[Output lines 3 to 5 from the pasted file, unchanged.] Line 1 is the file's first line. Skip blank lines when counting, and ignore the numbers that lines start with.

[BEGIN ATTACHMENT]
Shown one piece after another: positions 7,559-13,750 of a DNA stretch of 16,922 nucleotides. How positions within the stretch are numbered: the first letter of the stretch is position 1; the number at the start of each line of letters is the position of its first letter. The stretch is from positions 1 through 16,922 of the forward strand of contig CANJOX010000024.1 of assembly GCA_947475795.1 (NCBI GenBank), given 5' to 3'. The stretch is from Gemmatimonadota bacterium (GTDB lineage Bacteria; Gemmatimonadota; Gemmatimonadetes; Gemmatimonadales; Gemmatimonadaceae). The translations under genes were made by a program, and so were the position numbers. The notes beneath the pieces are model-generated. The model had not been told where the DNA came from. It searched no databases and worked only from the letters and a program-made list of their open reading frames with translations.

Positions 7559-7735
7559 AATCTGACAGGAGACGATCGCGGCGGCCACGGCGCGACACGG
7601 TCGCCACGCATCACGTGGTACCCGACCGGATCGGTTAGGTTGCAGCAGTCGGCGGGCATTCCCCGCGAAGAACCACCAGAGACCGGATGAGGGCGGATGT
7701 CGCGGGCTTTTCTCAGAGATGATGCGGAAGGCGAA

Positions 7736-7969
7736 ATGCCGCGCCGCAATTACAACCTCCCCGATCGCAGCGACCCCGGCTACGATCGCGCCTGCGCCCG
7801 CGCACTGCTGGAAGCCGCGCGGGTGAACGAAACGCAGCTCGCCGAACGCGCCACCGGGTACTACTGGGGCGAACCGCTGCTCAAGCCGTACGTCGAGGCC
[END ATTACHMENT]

7559 AATCTGACAGGAGACGATCGCGGCGGCCACGGCGCGACACGG
7601 TCGCCACGCATCACGTGGTACCCGACCGGATCGGTTAGGTTGCAGCAGTCGGCGGGCATTCCCCGCGAAGAACCACCAGAGACCGGATGAGGGCGGATGT
7701 CGCGGGCTTTTCTCAGAGATGATGCGGAAGGCGAA